As you can see, there are several things that landlords cannot do in relation to their tenants. If you believe that your landlord has violated any of these rights, you should contact an experienced attorney who can help you protect your rights.
Can a landlord refuse to renew a lease in NY?
Yes, a landlord can refuse to renew a lease in NY. However, the landlord must have a valid reason for doing so and must provide written notice to the tenant at least 30 days before the expiration of the lease. If the landlord does not have a valid reason for refusing to renew the lease or does not provide proper notice, the tenant may be able to file a complaint with the New York State Division of Housing and Community Renewal. Additionally, if you have a disability and your landlord is refusing to renew your lease because of your disability, you may be protected under the federal Fair Housing Act. If you believe you have been discriminated against, you should contact the U.S. Department of Housing and Urban Development or an attorney specializing in fair housing law.
Can you evict a tenant without a lease in NY?
No, you cannot evict a tenant without a lease in NY. A lease is a binding agreement between a landlord and tenant that outlines the terms of the tenancy, including the length of the lease term and the rent amount. Without a lease, a tenant has no legal obligation to pay rent or to vacate the rental unit at the end of the lease term. If you try to evict a tenant without a lease, you may be subject to legal action.
The way to evict a tenant without a lease in NY is to give them a Notice to Quit. This notice must be served on the tenant in person, by certified mail, or by posting on the rental unit door. The notice must state the reason for the eviction, such as non-payment of rent or lease violations. The tenant then has a certain amount of time to remedy the situation or vacate the rental unit. If they do not comply, you can then file an eviction lawsuit with the court.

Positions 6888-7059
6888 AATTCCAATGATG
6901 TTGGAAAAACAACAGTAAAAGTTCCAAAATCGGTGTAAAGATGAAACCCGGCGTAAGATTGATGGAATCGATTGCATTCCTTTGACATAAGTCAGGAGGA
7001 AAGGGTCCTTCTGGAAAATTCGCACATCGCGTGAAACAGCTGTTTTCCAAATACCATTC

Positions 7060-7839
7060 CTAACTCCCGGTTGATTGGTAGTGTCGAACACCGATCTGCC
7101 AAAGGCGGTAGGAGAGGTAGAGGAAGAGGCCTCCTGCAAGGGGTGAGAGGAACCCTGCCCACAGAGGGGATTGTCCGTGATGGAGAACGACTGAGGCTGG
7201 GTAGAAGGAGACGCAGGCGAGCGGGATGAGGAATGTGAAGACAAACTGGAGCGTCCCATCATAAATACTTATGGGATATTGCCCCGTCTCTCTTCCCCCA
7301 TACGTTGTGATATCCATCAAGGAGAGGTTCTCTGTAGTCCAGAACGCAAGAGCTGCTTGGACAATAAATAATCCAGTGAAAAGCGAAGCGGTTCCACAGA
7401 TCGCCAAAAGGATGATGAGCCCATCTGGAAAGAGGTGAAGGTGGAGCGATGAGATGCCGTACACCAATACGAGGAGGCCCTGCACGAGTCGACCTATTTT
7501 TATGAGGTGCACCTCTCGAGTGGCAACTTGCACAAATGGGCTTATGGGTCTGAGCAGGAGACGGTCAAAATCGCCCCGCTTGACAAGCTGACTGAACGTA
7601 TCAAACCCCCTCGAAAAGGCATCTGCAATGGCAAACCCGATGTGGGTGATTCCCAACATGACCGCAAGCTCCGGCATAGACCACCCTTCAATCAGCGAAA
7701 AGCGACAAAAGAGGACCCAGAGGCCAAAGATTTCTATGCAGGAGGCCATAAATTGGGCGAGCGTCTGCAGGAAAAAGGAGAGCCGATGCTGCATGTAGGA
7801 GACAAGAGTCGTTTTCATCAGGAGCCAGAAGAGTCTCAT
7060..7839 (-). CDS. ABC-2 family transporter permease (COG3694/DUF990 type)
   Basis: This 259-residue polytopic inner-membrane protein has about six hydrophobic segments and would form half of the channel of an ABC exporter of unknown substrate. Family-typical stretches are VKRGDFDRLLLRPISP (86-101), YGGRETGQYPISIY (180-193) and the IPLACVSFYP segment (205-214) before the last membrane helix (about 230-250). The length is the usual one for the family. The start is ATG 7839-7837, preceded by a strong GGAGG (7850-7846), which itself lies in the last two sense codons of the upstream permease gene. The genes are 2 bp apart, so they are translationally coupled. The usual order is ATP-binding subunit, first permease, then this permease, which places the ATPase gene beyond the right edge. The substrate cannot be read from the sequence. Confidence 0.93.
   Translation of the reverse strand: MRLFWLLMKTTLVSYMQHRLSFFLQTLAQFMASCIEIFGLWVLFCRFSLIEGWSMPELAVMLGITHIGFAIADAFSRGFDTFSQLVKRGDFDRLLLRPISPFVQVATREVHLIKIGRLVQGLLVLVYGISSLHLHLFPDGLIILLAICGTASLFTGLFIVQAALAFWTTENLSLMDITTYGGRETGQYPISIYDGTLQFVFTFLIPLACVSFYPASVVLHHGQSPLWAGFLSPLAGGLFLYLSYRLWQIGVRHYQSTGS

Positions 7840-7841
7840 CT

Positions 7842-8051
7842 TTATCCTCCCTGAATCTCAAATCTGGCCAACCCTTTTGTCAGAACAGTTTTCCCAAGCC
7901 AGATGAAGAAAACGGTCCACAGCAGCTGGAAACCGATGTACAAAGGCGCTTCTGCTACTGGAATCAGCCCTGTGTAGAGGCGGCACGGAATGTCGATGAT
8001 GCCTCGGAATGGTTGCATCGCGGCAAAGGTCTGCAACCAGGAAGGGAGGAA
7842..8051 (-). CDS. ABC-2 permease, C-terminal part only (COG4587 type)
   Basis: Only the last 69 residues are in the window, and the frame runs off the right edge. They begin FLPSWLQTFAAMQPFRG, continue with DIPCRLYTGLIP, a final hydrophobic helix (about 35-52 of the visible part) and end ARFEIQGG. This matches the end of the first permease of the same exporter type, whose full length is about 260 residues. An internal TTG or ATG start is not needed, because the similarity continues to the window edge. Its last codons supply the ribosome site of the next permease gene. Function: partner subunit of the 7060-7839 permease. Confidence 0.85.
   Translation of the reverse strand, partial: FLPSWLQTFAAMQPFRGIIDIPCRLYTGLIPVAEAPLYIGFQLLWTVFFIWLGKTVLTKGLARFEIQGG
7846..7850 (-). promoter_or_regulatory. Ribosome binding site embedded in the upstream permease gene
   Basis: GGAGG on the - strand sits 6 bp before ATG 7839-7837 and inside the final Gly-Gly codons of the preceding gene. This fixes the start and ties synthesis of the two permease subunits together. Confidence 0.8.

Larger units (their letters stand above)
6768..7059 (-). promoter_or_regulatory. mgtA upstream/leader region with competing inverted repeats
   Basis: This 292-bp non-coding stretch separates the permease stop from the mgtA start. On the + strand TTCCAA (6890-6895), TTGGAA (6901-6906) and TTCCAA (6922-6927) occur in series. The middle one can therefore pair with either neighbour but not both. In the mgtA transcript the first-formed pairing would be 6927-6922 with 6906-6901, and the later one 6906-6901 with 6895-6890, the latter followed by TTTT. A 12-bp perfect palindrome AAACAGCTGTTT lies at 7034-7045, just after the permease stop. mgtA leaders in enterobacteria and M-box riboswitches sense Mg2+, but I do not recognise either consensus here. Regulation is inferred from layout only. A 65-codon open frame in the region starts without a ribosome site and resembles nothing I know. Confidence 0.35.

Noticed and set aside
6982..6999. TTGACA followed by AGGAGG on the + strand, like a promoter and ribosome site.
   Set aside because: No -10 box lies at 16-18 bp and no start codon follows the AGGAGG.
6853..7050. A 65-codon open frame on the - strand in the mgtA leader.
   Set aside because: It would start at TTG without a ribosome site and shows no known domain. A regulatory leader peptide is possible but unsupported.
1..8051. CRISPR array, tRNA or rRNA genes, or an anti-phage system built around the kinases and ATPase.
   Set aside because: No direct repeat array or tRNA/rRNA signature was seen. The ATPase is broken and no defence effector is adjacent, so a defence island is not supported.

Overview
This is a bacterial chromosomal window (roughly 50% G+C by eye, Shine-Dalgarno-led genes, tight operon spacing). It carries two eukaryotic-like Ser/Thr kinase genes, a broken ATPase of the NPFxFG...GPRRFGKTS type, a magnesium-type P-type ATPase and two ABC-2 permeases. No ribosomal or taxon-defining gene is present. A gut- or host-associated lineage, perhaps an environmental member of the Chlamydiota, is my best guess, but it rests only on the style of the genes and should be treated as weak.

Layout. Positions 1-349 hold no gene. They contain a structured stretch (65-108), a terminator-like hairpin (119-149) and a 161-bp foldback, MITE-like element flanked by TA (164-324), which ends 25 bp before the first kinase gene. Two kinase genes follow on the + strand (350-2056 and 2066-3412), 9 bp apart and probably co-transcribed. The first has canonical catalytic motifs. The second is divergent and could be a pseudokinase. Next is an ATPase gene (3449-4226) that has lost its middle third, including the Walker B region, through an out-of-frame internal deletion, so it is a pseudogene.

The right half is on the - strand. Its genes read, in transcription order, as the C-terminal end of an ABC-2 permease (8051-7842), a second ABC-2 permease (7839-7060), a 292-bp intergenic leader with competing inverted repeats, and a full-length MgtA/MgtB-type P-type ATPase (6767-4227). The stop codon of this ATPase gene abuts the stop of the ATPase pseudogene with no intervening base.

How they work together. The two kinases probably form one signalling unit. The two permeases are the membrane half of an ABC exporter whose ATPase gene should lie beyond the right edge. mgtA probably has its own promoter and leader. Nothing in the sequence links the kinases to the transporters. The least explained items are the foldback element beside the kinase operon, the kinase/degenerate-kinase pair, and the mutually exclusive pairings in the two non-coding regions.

When can a landlord evict a tenant in NY?
The landlord can evict a tenant in NY for several reasons:
- The tenant has not paid rent.
- The tenant has damaged the property.
- The tenant has behaved in a disruptive or dangerous manner.
- The tenant has violated the terms of the lease.
If the landlord believes that any of these reasons apply, they can begin the eviction process by giving the tenant a written notice. The tenant then has a certain amount of time to cure the issue or move out voluntarily. If the tenant does neither, the landlord can file for eviction with the court.
During the eviction process, the court will hold a hearing to determine whether or not the landlord has grounds for eviction. If the court finds in favor of the landlord, the tenant will be ordered to vacate the premises. The landlord can then physically remove the tenant from the property if necessary.
Can a landlord charge you for cleaning after you move out?
A landlord may charge a reasonable cleaning fee after a tenant moves out, as long as the fee is specified in the lease agreement. However, the landlord must provide the tenant with an itemized list of damages and cleaning costs before charging any fees. If the landlord does not have a specified cleaning fee in the lease agreement, they may only charge the tenant for actual damages incurred.
How much notice does a landlord have to give if not renewing the lease in NY?
A landlord in New York must give a tenant at least 30 days' notice if the landlord does not intend to renew the lease. This notice can be given either in person or in writing. If the notice is given in writing, it must be either hand-delivered to the tenant or sent by certified mail. If the notice is sent by certified mail, the landlord must also provide the tenant with a copy of the notice by regular mail.
What is a month-to-month contract?
A month-to-month contract is a type of agreement where the terms and conditions are only valid for one month. This means that after the initial 30 days, the contract can be renewed on a monthly basis. This type of contract is common in business agreements and leases.